Tesla’s Autopilot Workers Tell Elon They Want to Unionize

If the union push from Tesla Workers United in Buffalo succeeds, it would be Tesla’s first successful union effort.
If the union push from Tesla Workers United in Buffalo succeeds, it would be Tesla’s first successful union effort.

Today, Tesla Autopilot workers in the company’s Gigafactory in Buffalo, New York have officially kicked off the union push with a letter to management, formally announcing their bid to unionize.

According to a report from Bloomberg, the employees behind the union push sent an email to Elon Musk and management today. The employees work on Tesla’s Autopilot project, and claim that the company actively tracks keystrokes to gauge how long employees spend on various work tasks, which some employees told Bloomberg prevents them from taking bathroom breaks. The union is pushing for better pay, job security, and protections that the company will not retaliate against union members.

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“Tesla has demonstrated that as a company, it stands out among the rest in the industry,” Tesla Workers United wrote on its website. “As workers, we are proud to contribute to making this the case. We are organizing a union, with Workers United Upstate New York, that looks to be as innovative as the company we work for and to build an even more collaborative environment that will strengthen the company.”

Tesla and Tesla Workers United did not immediately return Gizmodo’s request for comment.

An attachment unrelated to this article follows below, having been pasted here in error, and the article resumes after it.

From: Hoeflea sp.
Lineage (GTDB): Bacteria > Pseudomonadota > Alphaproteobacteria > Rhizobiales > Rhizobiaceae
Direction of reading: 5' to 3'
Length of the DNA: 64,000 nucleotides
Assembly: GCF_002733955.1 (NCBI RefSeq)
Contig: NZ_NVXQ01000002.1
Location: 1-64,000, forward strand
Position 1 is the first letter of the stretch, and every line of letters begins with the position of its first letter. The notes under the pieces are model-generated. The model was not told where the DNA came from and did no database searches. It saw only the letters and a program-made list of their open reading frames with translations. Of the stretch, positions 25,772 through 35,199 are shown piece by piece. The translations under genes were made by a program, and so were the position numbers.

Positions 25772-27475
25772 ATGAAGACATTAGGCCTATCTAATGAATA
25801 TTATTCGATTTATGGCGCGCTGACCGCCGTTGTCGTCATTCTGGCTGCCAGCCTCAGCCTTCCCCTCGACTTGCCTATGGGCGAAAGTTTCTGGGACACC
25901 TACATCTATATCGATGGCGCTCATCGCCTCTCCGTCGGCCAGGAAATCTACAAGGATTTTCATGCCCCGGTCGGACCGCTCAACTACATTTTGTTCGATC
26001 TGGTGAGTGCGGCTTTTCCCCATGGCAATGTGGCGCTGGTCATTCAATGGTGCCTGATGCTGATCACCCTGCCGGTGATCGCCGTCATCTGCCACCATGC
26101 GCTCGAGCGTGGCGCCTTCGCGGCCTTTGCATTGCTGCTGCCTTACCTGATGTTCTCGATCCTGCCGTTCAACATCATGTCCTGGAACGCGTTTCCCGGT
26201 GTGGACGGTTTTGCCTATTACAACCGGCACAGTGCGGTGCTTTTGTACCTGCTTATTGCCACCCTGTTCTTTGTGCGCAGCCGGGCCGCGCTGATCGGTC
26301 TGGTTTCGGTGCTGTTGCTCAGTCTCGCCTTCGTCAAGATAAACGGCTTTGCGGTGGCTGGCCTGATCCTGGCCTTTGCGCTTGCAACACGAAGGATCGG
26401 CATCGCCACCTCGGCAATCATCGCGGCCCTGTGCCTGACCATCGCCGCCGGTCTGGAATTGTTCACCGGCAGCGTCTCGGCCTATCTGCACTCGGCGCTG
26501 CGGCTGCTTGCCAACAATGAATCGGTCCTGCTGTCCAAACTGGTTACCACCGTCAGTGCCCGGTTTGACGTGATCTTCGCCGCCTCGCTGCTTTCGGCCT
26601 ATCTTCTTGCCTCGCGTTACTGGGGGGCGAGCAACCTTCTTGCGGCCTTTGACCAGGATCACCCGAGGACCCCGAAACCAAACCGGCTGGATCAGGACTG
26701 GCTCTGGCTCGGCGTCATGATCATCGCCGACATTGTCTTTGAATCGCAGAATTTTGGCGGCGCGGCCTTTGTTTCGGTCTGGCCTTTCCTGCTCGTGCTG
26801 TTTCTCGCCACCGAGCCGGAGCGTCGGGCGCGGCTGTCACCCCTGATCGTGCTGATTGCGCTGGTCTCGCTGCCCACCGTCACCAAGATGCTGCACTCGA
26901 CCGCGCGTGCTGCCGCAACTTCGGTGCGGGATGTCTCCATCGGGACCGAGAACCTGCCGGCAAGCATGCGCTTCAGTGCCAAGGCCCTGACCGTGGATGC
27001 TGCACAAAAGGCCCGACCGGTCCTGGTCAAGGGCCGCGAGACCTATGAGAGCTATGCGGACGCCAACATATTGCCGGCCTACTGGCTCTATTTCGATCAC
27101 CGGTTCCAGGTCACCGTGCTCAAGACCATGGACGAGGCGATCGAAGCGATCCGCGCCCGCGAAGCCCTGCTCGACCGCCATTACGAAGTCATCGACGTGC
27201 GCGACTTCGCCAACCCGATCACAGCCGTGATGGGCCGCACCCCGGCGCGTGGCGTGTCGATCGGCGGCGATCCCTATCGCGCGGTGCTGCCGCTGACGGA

The Buffalo Gigafactory reportedly has 800 Autopilot analysts that identify objects in images from vehicle cameras, which helps the software recognize obstacles on the road. Pay starts at $19 per hour according to Bloomberg, but the workers feel pressured to work as much and as fast as they can, which they hope the union can curb.

“I believe in Tesla, our mission, and the work I do at the company,” said Zahra Lahrache in a statement emailed to Gizmodo. Lahrache has been working at Tesla for 5 months and is a part of Buffalo’s Tesla Workers United. “As much as I love my job, it can feel very disheartening living paycheck to paycheck when I work for one of the most successful companies in the world, and that is why I am exercising my right to unionize. I believe this will help uplift not only the workforce, but the company itself.”

Tesla and CEO Elon Musk has been vocally anti-union in the past. Musk—the free speech absolutist—has such faith that he pays and treats his employees well that he invited the United Auto Workers to hold a vote to unionize the company’s factory in Fremont, California. Tesla, in the past, has reportedly retaliated against union efforts, such as when the company punished employees for wearing union clothing and instructed not to speak about their salaries.

Tesla has so far been able to resist unionization efforts, but Buffalo’s Tesla Workers United—if it succeeds—would be the company’s first.

Update February 14 9:49 a.m. EST: This article was updated to include comment from Tesla Workers United.

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